Michelin Dapo and Miko Aspiras were worried when Sydney went into lockdown a few days after they opened their Darlinghurst doughnut shop, Don’t Doughnuts. But doughnuts are the ultimate lockdown food – comforting, carby, sugary, joyful – so, they plunged into the delivery and takeaway game.

“We weren’t planning to do delivery straightaway; we were forced to do it. But things are going really well,” Aspiras, who honed his craft as a pastry chef in top Asian hotels, tells Broadsheet. Dapo is also a chef, but she oversees the operational side of the business.

Don’t Doughnuts has a succinct menu of 11 flavours. They’re understated in sweetness and appearance, which sets them apart from the doughnuts most of us are familiar with. None of the flavours are saccharine and the most colourful ones, such as the strawberries and cream, often contain real fruit.

The heart of Aspiras’s doughnuts is the dough itself, which is a soft but chewy sourdough-brioche hybrid. “We start with the mother dough, and then make the brioche with lots of good quality butter,” says Aspiras. “Some doughnut shops cover their doughnuts with sugary decorations. Ours are still quite pretty, but the flavours are almost secondary. They’re chosen for how they’ll go with the dough.”

According to Aspiras, a levain or starter can be made from flour mixed with any liquid. He uses a secret ingredient that celebrates the tropical produce of his native Philippines and gives the dough a bright, fruity flavour.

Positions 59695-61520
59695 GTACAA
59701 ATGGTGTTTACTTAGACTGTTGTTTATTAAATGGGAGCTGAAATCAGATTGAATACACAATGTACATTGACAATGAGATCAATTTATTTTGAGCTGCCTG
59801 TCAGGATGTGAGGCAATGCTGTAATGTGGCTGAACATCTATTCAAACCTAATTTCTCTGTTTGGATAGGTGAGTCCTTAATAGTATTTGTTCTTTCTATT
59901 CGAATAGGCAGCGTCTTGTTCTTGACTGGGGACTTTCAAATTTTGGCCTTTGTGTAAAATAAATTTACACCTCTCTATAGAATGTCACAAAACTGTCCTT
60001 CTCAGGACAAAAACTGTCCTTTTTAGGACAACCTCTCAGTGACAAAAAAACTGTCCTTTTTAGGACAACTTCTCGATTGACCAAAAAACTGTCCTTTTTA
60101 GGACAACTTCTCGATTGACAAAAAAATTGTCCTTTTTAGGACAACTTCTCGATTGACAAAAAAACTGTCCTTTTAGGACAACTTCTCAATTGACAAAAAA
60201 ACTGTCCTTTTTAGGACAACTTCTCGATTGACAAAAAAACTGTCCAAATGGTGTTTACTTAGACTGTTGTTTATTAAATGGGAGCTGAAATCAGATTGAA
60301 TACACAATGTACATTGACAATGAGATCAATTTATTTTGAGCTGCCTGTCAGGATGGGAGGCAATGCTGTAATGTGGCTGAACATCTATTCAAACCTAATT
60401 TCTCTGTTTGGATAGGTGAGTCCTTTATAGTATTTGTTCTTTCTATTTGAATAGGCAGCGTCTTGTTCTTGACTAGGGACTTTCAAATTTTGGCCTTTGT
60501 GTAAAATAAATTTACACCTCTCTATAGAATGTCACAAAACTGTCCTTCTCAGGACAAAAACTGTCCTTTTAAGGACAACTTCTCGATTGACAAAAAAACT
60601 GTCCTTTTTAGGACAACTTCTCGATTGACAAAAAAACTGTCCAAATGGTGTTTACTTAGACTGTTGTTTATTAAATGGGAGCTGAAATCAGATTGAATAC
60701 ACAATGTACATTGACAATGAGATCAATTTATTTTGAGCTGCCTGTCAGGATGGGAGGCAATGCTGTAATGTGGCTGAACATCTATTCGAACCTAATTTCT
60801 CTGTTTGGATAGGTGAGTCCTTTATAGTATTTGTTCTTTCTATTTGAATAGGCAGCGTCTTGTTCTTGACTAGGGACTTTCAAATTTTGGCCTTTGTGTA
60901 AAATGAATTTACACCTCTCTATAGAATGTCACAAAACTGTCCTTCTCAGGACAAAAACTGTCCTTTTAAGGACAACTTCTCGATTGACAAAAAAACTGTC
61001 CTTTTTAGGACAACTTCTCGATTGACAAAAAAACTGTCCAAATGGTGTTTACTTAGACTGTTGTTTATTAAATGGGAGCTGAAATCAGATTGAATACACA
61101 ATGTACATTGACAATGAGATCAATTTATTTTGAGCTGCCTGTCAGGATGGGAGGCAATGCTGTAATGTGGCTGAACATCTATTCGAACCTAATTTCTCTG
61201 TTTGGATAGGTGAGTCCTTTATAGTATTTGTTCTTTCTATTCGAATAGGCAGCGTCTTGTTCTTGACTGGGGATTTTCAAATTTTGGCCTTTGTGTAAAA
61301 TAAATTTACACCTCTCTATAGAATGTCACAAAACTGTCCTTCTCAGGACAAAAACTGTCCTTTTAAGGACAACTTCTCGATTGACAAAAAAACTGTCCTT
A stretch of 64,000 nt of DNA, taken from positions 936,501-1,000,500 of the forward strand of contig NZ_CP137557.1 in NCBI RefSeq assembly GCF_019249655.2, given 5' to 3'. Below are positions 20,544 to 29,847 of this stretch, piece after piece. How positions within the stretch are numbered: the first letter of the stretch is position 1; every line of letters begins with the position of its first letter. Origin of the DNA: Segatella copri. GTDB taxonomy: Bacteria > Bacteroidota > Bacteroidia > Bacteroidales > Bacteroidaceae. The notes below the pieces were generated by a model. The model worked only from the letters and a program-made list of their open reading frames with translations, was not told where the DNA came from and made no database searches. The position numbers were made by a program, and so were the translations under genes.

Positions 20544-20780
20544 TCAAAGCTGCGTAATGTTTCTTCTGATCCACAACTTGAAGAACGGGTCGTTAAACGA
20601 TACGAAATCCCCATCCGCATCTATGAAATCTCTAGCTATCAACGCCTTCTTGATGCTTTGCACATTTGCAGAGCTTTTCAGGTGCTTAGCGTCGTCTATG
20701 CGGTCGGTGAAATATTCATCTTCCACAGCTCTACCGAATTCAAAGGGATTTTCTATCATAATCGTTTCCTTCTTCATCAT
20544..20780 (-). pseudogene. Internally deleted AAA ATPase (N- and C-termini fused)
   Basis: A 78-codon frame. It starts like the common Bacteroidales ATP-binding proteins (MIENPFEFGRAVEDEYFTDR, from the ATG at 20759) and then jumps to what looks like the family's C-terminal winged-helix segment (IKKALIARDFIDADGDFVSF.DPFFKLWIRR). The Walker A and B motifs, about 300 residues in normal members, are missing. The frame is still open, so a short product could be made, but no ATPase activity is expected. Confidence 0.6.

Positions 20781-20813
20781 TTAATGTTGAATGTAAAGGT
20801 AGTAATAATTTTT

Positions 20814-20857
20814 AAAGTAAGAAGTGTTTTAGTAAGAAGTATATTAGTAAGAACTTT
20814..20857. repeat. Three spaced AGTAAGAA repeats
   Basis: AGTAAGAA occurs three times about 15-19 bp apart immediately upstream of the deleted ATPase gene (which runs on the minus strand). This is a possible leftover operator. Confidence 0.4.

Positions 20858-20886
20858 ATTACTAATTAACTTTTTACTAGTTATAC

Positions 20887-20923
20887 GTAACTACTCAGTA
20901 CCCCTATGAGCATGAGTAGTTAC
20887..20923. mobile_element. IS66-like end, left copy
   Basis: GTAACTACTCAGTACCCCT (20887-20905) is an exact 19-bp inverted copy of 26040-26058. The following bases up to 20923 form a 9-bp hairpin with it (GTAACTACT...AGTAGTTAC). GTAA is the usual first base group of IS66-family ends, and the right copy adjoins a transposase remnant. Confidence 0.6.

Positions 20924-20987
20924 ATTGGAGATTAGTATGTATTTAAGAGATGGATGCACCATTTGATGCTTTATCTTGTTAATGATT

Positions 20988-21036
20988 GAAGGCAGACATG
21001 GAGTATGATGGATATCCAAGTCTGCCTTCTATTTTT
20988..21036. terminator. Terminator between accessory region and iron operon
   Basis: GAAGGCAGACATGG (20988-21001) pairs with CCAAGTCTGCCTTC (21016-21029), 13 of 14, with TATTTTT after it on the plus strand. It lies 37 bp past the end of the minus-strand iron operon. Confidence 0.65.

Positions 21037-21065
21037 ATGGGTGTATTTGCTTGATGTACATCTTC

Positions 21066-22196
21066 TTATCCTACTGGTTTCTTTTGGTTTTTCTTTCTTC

Aspiras draws on his background as an award-winning pastry chef, putting twists on traditional flavours. The dulce de leche has overtones of ginger; the garam-masala sugar is a spiced spin on a cinnamon doughnut; the classic vanilla glaze is made from Madagascar vanilla beans; and Vegemite spikes the salted butterscotch to provide a malty, savoury balance to the sweetness.

The burnt-Basque-cheesecake number is outstanding. The top is dipped in sugar and torched to an amber glaze, and a generous amount of blended-to-smooth Basque cheesecake is piped inside.

Aspiras loves to experiment with flavours. “I have 65 flavours in my recipe book so far and it’s growing every day. We try to put out a new flavour every week to keep it interesting. I have a tonne of ideas.”

While the doughnuts are aesthetically inconspicuous, the shop space is vibrant. There are neon pinks and purples on a backdrop of black, which Aspiras says is a play on the “sinful” nature of doughnuts.

There’s a large window for takeaway doughnuts and coffee by All Press. When lockdown is over, there’ll be seating for 25. Until then, delivery extends across all of Sydney via Door Dash, Menulog, or by DM-ing the shop on Instagram.

Since Don’t Doughnuts opened, a lot of people have commented that the duo chose the worst time to launch.

“There was no warning; nobody told us there was going to be another lockdown,” Aspiras says. “But I can say we are thriving. More and more people are getting to know our doughnuts, and Darlinghurst and the rest of Sydney has shown us so much support. This is how we define success.”

Don’t Doughnuts
324 Victoria Street, Darlinghurst

Mon to Sat 7.30am–3:30pm